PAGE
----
Foods Meghan Markle Is Prohibited From Eating

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Former actress Meghan Markle's life completely changed on May 19th, 2018, when she married Prince Harry and entered into the British royal family. Not coming from a royal background, she had to give up several parts of her lifestyle: She's not allowed to have social media, she cannot be political, and she had to retire from acting. But the changes didn't end there — Markle has to adhere to a set of rules that even dictate what she can and cannot eat. As a lifestyle blogger, Markle often posted about the things she liked to cook, the places she loved dining at, and the foods she would try when she traveled. Now, she can't even eat a popular ingredient used in most meals.

Luckily for Markle, these rules are mostly based on dining events involving other members of the royal family (especially when eating at Buckingham Palace), or while traveling abroad. A self-proclaimed foodie, Markle enjoys cooking, and likely does as she pleases within her own home. Stepping out into the public however, is a different matter. These are the foods Markle is prohibited from eating, now that she's a member of the royal family.


Meghan Markle has admitted quite a few times that garlic is one of her favorite foods. She uses it in her favorite recipes, including her Filipino chicken adobo. Since entering into the royal family however, its one of the top foods she must now avoid. Darren McGrady, a former Royal Chef at Buckingham Palace, told Express that, when preparing meals for royal gatherings, "The Queen would never have garlic on the menu." Part of it is the Queen's preference, but the bulbous food practically found in everything can significantly interfere with royal accord outside of the palace as well. During an appearance on MasterChef Australia, Camilla, Duchess of Cornwall, implied that garlic was a "no-no" since garlic breath would severely impact the interactions royals are involved with every day.

Garlic sure tastes good, but as an allium plant, it can offer eaters some pretty undesirable after effects. It can increase heartburn and gas, both unpleasant experiences  — especially when you're in a crowd. The scent of garlic can also linger long after one has consumed it... and that's not a good scent for a duchess. 


Enjoying some seafood pasta and sipping on a Negroni was once the ideal meal for Markle, but now that she's on the road entertaining royal duties, her seafood habit gets partially put on hold. That's because royals are highly discouraged from consuming shellfish. And it makes a lot of sense: this kind of food can cause severe food poisoning. According to an article on The Guardian, shellfish — especially clams, oysters, and mussels — pose a few potential threats. "Bacteria, such as E coli, are almost always present at some level in any bivalve," the article suggests. "There is also a risk in some areas of pollution from heavy metals and industrial compounds."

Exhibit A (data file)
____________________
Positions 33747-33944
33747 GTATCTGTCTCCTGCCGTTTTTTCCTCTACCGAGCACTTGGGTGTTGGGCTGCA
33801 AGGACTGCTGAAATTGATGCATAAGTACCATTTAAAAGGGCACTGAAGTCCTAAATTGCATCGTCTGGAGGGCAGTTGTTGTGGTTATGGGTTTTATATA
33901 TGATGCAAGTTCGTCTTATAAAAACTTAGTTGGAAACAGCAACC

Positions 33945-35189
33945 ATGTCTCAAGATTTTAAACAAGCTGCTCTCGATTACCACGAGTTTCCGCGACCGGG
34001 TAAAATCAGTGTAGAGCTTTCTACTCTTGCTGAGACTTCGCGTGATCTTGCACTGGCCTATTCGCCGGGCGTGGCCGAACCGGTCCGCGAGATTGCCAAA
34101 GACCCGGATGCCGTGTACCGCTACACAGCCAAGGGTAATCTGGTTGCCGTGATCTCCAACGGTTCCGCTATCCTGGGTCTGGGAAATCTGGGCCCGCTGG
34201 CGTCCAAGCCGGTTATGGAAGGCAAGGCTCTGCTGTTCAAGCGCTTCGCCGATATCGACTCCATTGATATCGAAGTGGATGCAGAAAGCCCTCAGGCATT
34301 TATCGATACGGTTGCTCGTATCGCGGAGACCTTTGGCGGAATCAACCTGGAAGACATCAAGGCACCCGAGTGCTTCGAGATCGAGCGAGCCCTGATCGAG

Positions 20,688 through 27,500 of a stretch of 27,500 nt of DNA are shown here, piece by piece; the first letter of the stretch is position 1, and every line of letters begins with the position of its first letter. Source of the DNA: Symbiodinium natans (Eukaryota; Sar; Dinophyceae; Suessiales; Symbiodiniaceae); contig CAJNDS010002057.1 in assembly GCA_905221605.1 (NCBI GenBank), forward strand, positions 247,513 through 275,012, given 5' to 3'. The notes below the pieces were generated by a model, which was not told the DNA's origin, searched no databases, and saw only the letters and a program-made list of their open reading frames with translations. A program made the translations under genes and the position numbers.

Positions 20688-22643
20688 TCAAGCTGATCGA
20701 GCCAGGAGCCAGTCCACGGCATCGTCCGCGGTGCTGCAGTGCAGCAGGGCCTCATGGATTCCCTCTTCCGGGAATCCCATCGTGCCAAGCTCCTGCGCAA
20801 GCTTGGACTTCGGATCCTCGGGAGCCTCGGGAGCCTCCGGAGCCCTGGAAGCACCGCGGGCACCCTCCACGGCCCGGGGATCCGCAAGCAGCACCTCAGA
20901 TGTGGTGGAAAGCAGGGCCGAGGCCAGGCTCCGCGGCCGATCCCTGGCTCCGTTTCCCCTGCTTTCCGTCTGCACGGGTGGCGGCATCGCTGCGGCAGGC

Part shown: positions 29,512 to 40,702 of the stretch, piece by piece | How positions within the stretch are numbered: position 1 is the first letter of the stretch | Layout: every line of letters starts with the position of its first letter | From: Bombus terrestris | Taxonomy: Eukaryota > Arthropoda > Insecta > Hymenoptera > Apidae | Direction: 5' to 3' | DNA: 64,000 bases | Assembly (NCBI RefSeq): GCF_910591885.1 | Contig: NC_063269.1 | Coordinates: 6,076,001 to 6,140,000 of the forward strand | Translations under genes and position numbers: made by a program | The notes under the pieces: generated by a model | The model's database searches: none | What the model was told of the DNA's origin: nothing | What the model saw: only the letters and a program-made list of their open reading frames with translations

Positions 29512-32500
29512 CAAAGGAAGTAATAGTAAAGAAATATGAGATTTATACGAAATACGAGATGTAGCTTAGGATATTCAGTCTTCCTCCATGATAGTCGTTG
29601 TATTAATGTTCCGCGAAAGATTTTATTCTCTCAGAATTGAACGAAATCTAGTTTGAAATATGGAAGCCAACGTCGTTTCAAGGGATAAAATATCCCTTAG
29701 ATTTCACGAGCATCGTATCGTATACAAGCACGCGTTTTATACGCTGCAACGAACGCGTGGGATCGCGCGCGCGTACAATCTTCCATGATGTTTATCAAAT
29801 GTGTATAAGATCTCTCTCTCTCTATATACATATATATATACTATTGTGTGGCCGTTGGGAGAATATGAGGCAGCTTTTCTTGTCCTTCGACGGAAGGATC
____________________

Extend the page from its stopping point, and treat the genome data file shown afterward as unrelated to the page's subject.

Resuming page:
This rule is most important to follow when the Duchess of Sussex is out and about; vomiting in public is most unbecoming of a royal, so she must refrain from consuming shrimp cocktail until she's within the comfort of her own home. Although to be fair, this rule isn't always upheld depending on what's being served, and who is in the spotlight: Prince Charles has sometimes been seen noshing on shellfish outside of the palace.

Tap water

Keeping hydrated is key for Markle, who has discussed how important water is for her daily routine. She starts her morning with hot water and lemon, and keeps drinking H20 so she's refreshed all day long. However, now that she's performing royal duties, she'll have to ensure there's bottled water on hand. Tap water is absolutely off limits when she's abroad. Research from the United Nations states, "Declining water quality has become a global issue of concern as human populations grow." That's bad news for most folks, but a warning signal for members of the royal family especially.

Part of her duties as Duchess includes traveling the world extensively, sometimes to places where the water systems aren't up to royal standards. That doesn't mean the water in those places is totally toxic, but having a sip from an unfamiliar faucet could bring on a whole host of issues. According to the World Health Organization, "Contaminated water can transmit diseases such diarrhea, cholera, dysentery, typhoid, and polio." It's best for Markle to drink only filtered or bottled water while outside the comfort of her own home (let's just hope she recycles!).

Raw meat

Sushi used to be one of Markle's favorite eats, but it's one of the items she's had to cross off her list since becoming the Duchess of Sussex. Raw meat, be it steak, fish, or otherwise, is strongly discouraged for consumption as a royal. It's mostly linked to food poisoning, according to Dr. Robert Tauxe, an employee at the Centers for Disease Control and Prevention, in an interview for Time. Sushi isn't as bad — the microorganisms in raw fish are different from that of land mammals, according to Tauxe — but even so, Markle will probably be limiting her sashimi intake.

It's most important for Markle to adhere to this food rule while traveling; food storage systems vary around the world, and she'll have to ensure that her meats are cooked to at least 160 degrees Fahrenheit so as to lower the risk of contracting a food-borne illness. That means well-done steaks, for the time being, especially at events outside of her own kitchen.

Fois gras